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Cincinnati Reds starting pitcher Hunter Greene pitches against the Atlanta Braves on April 10.

(John Bazemore/Associated Press)

ATLANTA — Hunter Greene was told not to look up, but he looked up anyway. To the third bridge. Towards the almost exhausted crowd. Until he saw what he was planning since he was just another child.

Greene hasn’t been just another kid most of his life. The spotlight followed him nearly half of his time on Earth. Every pitch studied, every game dissected, every move recorded since his fastball first hit 100 mph at Notre Dame High in Sherman Oaks. Landing on the cover of Sports Illustrated, even in 2017, only electrified the hype machine into a sporting frenzy.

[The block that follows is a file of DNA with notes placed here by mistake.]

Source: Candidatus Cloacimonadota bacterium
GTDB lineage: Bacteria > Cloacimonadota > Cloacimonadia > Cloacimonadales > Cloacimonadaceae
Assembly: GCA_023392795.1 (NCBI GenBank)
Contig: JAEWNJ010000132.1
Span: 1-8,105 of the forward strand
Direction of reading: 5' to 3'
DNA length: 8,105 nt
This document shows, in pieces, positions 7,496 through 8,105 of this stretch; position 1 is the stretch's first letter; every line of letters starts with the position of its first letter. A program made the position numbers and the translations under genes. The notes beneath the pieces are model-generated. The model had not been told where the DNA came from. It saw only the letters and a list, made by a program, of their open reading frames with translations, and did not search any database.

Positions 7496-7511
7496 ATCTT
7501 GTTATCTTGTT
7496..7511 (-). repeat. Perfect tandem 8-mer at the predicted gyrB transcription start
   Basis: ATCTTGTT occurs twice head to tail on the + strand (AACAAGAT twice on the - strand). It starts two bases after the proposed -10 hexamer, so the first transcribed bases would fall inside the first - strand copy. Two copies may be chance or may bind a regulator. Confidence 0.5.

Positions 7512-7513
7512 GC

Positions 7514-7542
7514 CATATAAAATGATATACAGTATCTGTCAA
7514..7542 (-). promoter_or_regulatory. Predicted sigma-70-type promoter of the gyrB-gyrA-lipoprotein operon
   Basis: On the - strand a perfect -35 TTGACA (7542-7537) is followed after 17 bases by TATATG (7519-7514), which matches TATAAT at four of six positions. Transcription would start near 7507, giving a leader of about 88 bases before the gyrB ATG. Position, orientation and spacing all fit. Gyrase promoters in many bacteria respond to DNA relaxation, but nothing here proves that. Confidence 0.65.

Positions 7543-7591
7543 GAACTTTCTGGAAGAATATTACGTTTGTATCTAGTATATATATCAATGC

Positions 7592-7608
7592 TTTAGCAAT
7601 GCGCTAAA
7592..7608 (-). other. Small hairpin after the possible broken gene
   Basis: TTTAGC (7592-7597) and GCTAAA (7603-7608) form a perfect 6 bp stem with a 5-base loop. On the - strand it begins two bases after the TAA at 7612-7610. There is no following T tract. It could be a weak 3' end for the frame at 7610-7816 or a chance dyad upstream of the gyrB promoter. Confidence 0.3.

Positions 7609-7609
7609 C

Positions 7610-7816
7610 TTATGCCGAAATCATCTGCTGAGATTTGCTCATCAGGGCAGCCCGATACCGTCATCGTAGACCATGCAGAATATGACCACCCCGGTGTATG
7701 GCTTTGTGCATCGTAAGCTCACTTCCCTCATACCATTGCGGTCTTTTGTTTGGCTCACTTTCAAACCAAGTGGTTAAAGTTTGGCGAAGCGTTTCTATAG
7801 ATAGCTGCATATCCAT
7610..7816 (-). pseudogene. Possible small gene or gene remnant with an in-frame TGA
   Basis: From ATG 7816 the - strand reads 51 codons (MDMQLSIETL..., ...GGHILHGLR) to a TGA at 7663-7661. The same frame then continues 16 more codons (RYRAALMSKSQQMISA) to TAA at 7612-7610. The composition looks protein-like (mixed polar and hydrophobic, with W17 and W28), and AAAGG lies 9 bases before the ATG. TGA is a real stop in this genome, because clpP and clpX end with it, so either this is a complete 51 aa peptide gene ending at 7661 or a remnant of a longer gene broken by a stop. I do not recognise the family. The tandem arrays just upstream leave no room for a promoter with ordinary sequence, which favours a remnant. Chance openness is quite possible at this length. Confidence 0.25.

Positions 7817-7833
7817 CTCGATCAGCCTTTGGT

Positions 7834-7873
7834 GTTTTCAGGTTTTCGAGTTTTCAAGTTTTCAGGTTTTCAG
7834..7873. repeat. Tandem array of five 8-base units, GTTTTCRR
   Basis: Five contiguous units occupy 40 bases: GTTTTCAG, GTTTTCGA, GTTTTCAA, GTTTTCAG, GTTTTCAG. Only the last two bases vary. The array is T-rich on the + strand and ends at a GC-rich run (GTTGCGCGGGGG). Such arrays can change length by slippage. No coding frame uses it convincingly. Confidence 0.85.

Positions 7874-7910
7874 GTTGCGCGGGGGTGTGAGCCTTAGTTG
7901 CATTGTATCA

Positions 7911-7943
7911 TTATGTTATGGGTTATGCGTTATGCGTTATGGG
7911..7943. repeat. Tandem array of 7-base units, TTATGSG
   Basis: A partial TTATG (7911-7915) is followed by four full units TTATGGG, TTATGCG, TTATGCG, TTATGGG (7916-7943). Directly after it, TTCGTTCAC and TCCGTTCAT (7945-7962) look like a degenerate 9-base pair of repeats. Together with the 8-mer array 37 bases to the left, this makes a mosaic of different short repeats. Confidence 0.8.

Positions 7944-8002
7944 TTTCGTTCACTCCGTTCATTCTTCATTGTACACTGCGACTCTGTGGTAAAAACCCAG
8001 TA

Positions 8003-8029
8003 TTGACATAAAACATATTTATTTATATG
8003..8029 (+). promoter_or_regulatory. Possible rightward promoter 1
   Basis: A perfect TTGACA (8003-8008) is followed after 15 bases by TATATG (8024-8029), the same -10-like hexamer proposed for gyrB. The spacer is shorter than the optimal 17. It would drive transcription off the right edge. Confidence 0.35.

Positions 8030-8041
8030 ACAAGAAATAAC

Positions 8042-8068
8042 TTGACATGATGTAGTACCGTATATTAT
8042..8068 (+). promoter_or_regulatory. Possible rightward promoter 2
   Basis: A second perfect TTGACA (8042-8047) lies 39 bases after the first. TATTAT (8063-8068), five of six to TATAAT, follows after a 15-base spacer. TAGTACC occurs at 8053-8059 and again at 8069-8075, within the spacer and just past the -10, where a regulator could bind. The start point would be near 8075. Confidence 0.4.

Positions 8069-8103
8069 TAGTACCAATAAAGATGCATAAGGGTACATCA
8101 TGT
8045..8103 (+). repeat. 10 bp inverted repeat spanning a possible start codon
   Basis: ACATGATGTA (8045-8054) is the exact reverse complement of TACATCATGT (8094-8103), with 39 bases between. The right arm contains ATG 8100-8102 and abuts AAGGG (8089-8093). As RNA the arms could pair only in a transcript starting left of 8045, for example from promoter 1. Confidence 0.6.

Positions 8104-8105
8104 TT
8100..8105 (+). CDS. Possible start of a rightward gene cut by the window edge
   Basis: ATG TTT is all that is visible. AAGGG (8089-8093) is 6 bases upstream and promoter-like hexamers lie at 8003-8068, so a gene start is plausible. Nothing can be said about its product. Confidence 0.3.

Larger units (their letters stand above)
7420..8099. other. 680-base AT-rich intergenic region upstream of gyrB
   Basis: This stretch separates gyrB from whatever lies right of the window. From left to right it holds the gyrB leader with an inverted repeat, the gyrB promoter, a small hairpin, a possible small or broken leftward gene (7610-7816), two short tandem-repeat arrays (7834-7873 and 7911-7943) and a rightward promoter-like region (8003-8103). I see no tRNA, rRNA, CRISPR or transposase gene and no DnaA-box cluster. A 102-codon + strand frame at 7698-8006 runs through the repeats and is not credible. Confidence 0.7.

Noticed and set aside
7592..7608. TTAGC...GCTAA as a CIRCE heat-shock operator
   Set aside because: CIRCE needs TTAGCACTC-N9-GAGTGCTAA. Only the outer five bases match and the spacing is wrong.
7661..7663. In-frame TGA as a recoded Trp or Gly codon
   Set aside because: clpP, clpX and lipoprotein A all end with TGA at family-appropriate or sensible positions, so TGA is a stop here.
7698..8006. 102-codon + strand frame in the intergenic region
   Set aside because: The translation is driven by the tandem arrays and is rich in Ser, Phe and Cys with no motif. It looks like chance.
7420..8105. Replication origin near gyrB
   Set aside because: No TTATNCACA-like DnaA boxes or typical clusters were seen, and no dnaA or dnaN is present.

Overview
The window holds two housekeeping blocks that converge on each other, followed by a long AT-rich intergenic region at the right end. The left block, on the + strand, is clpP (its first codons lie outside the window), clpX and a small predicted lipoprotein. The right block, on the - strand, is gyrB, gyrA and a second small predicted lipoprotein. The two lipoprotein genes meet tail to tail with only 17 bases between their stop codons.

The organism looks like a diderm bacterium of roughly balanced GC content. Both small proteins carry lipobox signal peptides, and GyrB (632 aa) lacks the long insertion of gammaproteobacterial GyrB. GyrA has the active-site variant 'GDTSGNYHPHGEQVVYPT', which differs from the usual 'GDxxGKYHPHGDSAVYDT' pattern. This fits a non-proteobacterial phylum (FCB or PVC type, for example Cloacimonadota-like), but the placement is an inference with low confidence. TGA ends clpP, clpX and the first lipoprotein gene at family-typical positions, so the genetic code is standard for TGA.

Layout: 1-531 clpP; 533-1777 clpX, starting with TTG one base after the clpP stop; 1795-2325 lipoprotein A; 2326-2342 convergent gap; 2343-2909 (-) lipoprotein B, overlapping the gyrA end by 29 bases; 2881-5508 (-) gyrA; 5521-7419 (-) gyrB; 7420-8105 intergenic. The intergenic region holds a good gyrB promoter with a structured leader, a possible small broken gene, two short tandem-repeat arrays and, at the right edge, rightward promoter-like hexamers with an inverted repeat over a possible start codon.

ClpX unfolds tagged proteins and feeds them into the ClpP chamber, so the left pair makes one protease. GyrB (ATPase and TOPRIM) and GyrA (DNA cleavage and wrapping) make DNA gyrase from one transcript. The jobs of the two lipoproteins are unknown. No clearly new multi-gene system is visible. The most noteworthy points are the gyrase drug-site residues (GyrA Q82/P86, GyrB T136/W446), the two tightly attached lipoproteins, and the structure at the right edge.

And at every stop, at every turn, Greene oozed a fresh confidence. Seemingly never fazed and always ready. So, yes, the 22-year-old pitcher looked up from the mound in Truist Park at 1:50 p.m. Sunday before making his major league debut for the Cincinnati Reds against the Atlanta Braves. He loved the view.

“I looked up as soon as I walked out,” Greene said. “I wanted to take it all in and enjoy it. I felt really comfortable there.

Greene watched it too, not giving up a hit in the first three innings. In the next two, he looked like the second-youngest pitcher in Major League Baseball against the defending World Series champions in his first start, but he didn’t back down. The 6-foot-5 right-hander went five innings, giving up three runs with seven strikeouts on two walks. He threw 92 pitches, 56 for strikes. His fastball hit triple digits 20 times, but he didn’t knock it down.

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